Blockchain

How Can Blockchain Empower Women?

With blockchain affecting so many aspects of our world, it’s no wonder this revolutionary technology is also breaking down barriers for roughly half the human population on Earth: Women.


It’s no secret that, throughout history, men have largely dominated positions of power while women faced discrimination and inequalities. Sadly, though strides in women’s rights have been accomplished, these inequalities continue persisting to this very day. Fortunately, blockchain could be the answer to many of the challenges women face, in both developed and developing nations alike.

Even though blockchain technology is still in its infancy, it’s already begun to transform countless industries and change our world in many ways — from protecting against voter fraud to aiding refugees in need, and everything in between.

As CEO of blockchain-based supply chain company JEDTrade, Daphne Ng, told Forbes: “The spirit of blockchain is about democratization of power.”


Let’s see some ways blockchain is empowering women around the globe, plus how you can help out, too.


Aiding Women That Need It Most


In developing nations, the disparity between genders is often more severe. For example, women have much lower access to land than men. Women are often restricted to “secondary land rights,” which means they must have a male family member sign the title to the land they bought. In cases such as divorce or widowhood, these women risk losing their entitlements completely.

Storing land titles on the blockchain, however, would allow women to indisputably prove they own their land, since the technology is tamper-proof. No government official or male family member could go in and change the document or forge a new one in their name, because it’s already been verified on the blockchain as to who really owns that land.

Blockchain can also solve big problems many women face with financial transactions. Did you know 42% of women worldwide don’t have a bank account? Since blockchain takes out intermediaries (such as banks), women can quickly send and receive money right through their phone using cryptocurrencies, often for free. There are also zero costs in opening a cryptocurrency wallet, which removes a big barrier to entry for women with limited funds.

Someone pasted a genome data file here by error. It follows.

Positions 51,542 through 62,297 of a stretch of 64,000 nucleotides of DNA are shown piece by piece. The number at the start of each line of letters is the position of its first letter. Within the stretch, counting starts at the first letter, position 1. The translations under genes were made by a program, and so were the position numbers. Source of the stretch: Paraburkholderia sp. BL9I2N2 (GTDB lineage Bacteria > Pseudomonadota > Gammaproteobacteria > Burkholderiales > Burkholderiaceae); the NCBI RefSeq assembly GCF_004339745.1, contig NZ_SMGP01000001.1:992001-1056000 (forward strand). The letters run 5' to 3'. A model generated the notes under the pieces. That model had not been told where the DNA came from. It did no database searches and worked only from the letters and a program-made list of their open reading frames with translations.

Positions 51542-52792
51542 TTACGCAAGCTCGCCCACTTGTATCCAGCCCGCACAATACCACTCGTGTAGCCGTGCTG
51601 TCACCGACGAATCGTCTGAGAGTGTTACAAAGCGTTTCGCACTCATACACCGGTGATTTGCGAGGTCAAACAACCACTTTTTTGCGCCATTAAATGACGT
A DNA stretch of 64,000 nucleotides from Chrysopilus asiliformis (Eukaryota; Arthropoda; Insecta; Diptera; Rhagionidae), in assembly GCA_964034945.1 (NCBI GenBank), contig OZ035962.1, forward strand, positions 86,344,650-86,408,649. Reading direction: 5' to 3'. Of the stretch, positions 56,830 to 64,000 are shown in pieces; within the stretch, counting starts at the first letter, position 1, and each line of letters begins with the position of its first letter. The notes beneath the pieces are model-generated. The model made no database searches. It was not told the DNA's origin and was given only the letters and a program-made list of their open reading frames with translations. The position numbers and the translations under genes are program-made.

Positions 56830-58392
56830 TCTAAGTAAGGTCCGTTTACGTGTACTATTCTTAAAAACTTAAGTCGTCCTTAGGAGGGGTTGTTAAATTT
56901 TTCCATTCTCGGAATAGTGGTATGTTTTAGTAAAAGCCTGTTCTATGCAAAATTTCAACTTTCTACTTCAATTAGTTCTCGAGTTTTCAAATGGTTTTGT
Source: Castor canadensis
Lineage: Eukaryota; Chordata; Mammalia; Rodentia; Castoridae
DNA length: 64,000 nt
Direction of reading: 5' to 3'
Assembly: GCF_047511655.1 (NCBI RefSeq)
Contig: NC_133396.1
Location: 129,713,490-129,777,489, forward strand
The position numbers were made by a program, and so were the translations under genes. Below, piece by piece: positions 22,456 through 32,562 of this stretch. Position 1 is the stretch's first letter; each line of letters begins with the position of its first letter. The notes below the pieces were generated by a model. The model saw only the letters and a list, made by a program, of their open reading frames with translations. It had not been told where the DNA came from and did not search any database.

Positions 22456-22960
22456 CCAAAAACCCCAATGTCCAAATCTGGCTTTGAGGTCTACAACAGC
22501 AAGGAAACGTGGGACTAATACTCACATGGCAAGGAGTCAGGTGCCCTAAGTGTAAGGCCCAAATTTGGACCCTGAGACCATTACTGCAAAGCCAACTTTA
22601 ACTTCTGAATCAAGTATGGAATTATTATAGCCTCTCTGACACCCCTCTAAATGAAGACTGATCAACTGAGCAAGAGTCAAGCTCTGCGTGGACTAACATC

The world is taking note of the potential possibilities blockchain could open up for marginalized women. UN Women, in partnership with the UN Office of Information and Communications Technology, are exploring blockchain-based solutions that address the many challenges women and girls face during conflicts and natural disasters.

“UN Women’s pioneering involvement in this new territory can act as an important stamp of legitimacy enabling investment in blockchain solutions designed to help women in emergencies. For refugee women on the move, blockchain technology can help store and secure identity papers, medical records and documentation of ownership of assets,” explains Karen Ellemann, a minister of Denmark involved in the project.“

Closing The Tech Industry Gender Gap


Men have largely dominated over the tech industry, and it’s not much different in the blockchain space. Just go to a cryptocurrency conference and you’ll find “blockchain bros” as far as the eye can see. It’s estimated that women account for only 4% to 6% of blockchain investors.

But just look a little closer, and you can see many women working hard towards breaking down these blockchain barriers, advocating for increased participation among women. Since the technology is still brand new, women have the opportunity to get in at the ground level and shape the industry.


“There is an opportunity now for women to not only join the conversation about blockchain technology, but to lead the conversation,” says Anjalee Burr, COO of RISE, a blockchain platform for developers.


There’s wonder women out there pioneering the way for the younger generation of girls to get involved in this cutting-edge field. Meet Dr. Jane Thomason, an advisor for several blockchain startups and CEO of Abt Associates Australia, a social impact research and consulting service. Dr. Thomason founded World Blockchain Academy for Girls, whose mission is to provide open-source technology classes to girls globally — ultimately empowering more women to get involved in the tech industry.


Join the Movement


If this information fires you up, that’s great! The first step to changing the blockchain industry to be more inclusive of women is awareness. Educate yourself and others about the issues women face and how blockchain can help. Get other women excited about the potential this crazy new technology has to change the world for the better.

Blockchain companies can only be successful if they have a vibrant, engaged community. Let’s make sure half the world’s population doesn’t get underrepresented or excluded.

Here at Gremis, we are proud to have two-thirds of our team made up of badass women passionate about blockchain. We believe gender inequality should no longer exist — and not only in the blockchain industry. Gender inequality shouldn’t exist, period.

We’ve only seen the tip of the iceberg of what blockchain is capable of, and it’s already making a big impact. Gremis is optimistic about what the future holds and the many ways blockchain can help break down barriers and completely transform our world as we know it.

Author


Zoe Biehl

Zoë Biehl

Zoë is a full-time writer and editor, holds a BA in anthropology and sociology, and spends her free time petting all the street cats in Tel Aviv.